• If possible, limit the number of choices to 3 or 4. If you have to offer more options, try to do so in a progressive way. Have people choose first from 3 or 4 options, and then choose again from that subset.

inspired by and adapted from 100 Things Every Designer Needs to Know About People, by Susan Weinschenk

100 Things Every Designer Needs to Know About People

A short note about this occasional design series:

ChurchWorld leaders are designers. They create actions, processes, and services that people use to engage in life-changing decisions. Designing without understanding what makes people act the way they do is like exploring a new city without a map: results will be haphazard, confusing, and inefficient. If leaders know a little more about the psychology of design, their audience will benefit from that design.

Leaders Curate Ideas

You don’t make a great museum by putting all the art in the world into a single room.

That’s a warehouse.

What makes a museum great is the stuff that’s not on the walls. Someone says no. A curator is involved, making conscious decisions about what should stay and what should go. There’s an editing process. There’s a lot more stuff off the walls than on the walls. The best is a sub-sub-subset of all the possibilities.

It’s the stuff you leave out that matters.

So constantly look for things to remove, simplify, and streamline. Be a curator. Stick to what’s truly essential. Pare things down until you’re left with only the most important stuff. Then do it again. You can always add stuff back in later if you need to.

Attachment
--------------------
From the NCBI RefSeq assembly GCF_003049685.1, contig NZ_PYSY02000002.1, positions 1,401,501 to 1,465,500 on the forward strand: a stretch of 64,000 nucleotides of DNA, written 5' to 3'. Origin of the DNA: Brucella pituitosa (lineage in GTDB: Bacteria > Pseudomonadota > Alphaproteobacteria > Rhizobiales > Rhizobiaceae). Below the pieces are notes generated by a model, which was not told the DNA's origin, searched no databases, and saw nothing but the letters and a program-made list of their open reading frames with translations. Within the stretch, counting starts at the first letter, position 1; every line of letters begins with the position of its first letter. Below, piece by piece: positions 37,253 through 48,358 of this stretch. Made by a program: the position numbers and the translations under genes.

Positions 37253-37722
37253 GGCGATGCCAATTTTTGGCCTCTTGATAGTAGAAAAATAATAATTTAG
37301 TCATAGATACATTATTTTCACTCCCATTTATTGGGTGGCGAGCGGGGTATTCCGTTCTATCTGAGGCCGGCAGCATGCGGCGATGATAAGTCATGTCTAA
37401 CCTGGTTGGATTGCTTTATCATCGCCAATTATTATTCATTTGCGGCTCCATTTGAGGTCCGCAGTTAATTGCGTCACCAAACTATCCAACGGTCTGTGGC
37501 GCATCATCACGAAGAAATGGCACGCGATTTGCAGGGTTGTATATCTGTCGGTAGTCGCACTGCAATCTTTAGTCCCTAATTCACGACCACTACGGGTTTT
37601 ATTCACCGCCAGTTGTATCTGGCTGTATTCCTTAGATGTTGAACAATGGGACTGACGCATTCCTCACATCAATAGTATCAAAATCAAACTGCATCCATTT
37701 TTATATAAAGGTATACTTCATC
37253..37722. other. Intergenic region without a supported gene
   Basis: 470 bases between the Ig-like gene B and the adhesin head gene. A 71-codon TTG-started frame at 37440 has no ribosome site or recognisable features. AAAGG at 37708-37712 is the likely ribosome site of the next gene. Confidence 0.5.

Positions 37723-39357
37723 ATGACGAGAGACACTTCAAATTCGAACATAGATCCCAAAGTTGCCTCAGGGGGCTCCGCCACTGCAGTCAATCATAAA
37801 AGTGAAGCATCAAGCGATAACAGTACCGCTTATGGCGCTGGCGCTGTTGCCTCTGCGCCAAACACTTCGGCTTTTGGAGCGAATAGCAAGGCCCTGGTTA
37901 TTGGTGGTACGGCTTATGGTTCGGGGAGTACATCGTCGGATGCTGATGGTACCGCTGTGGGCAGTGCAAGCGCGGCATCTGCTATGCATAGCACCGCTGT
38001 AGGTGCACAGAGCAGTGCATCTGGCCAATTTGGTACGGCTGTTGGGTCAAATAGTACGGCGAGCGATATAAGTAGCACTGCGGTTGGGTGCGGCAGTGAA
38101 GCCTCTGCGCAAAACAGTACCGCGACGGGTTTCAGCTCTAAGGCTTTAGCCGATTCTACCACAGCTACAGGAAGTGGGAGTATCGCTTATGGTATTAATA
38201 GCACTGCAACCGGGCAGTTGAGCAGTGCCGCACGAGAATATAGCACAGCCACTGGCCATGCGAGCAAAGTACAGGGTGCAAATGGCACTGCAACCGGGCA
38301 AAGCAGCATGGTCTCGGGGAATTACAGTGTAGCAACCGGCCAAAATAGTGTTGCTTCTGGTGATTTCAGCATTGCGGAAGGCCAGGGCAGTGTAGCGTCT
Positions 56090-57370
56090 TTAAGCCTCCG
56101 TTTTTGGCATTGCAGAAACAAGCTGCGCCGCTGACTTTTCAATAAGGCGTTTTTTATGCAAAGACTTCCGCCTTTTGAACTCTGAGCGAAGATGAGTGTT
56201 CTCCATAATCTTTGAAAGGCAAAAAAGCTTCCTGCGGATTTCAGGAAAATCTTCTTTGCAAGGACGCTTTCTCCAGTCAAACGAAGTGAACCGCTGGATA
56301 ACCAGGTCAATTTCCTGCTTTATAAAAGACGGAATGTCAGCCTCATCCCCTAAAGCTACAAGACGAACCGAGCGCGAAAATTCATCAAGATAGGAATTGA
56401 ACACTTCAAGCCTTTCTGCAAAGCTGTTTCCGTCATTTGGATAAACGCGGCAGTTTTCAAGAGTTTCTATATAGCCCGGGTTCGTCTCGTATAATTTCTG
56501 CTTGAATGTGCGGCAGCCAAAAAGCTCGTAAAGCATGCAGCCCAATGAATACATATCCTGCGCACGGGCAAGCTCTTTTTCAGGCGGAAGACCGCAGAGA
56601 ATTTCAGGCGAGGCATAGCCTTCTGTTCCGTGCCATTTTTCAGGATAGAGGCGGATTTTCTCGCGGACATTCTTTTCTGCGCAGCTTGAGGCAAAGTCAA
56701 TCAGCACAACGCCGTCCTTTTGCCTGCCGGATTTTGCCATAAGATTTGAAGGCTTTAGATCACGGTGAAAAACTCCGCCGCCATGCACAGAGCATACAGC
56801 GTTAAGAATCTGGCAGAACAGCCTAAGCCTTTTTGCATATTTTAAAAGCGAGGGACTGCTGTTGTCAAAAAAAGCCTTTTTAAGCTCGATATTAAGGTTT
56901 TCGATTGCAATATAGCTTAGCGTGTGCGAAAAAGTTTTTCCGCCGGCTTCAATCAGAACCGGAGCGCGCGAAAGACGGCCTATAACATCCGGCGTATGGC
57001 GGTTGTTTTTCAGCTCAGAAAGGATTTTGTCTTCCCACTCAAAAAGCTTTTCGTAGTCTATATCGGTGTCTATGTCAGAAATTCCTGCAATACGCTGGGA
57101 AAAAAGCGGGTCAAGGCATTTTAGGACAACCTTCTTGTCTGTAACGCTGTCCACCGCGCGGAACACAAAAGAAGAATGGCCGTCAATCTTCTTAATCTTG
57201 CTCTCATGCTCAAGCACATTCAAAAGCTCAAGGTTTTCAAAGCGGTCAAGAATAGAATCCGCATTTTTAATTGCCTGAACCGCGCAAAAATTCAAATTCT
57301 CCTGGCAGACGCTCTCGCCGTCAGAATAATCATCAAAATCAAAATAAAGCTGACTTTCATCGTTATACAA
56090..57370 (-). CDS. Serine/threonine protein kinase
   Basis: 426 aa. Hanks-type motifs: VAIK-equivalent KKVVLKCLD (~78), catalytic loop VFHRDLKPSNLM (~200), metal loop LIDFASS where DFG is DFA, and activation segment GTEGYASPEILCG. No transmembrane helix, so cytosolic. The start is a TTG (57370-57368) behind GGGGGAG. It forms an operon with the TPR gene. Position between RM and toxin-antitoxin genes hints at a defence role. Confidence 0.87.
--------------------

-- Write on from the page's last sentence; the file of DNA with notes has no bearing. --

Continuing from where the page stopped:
The inspirational words above come from the book Rework by Jason Fried and David Heinemeier Hansson, the founders of 37signals. If you don’t own it, you should.

The artwork below is by illustrator Mike Rohde.

Be a curator

Both are important to me, as they represent the role I began at Auxano four years ago today – the Vision Room Curator.

My role has expanded in many ways since 2012 – but at the heart of everything I do is the concept of curation. But I don’t curate things – I curate ideas, represented in the image above by the light bulbs. There’s a lot of ideas floating around in the world today – but only a few need to be turned on.

Being a curator may be my vocational role, but it’s also something every leader needs to practice.

What will you curate today?

 

 

 

Activity is Not Necessarily Accomplishment

Deep in the countryside of Tuscany, there is an olive grower who makes exceptional olive oil. When asked why it was so good, he simply said:

“There are two reasons – When I pick and what I pick. Nothing else matters.”

He begins his harvest in September, when common sense suggests that your trees should be left alone. In September, the olives are green and hard. Most people pick in late November or December.

“Ten to twelve weeks later, the olives are swollen and full of juice. The more juice you get, the more oil you can bottle, the more money you make. But for me, that olive is bloated – pulpy and full of water. As a result, the oil is thin. You have volume, but no intensity. For me, intensity is everything. For me, less is more. My oil is very, very intense.”

Reading this story from Heat, by Bill Buford, I am reminded of John Maxwell’s Law of Priorities:

Leaders understand that activity is not necessarily accomplishment.

In Ephesians 5:15-17, Paul advises us to:

  • Analyze our lifestyles (5:15)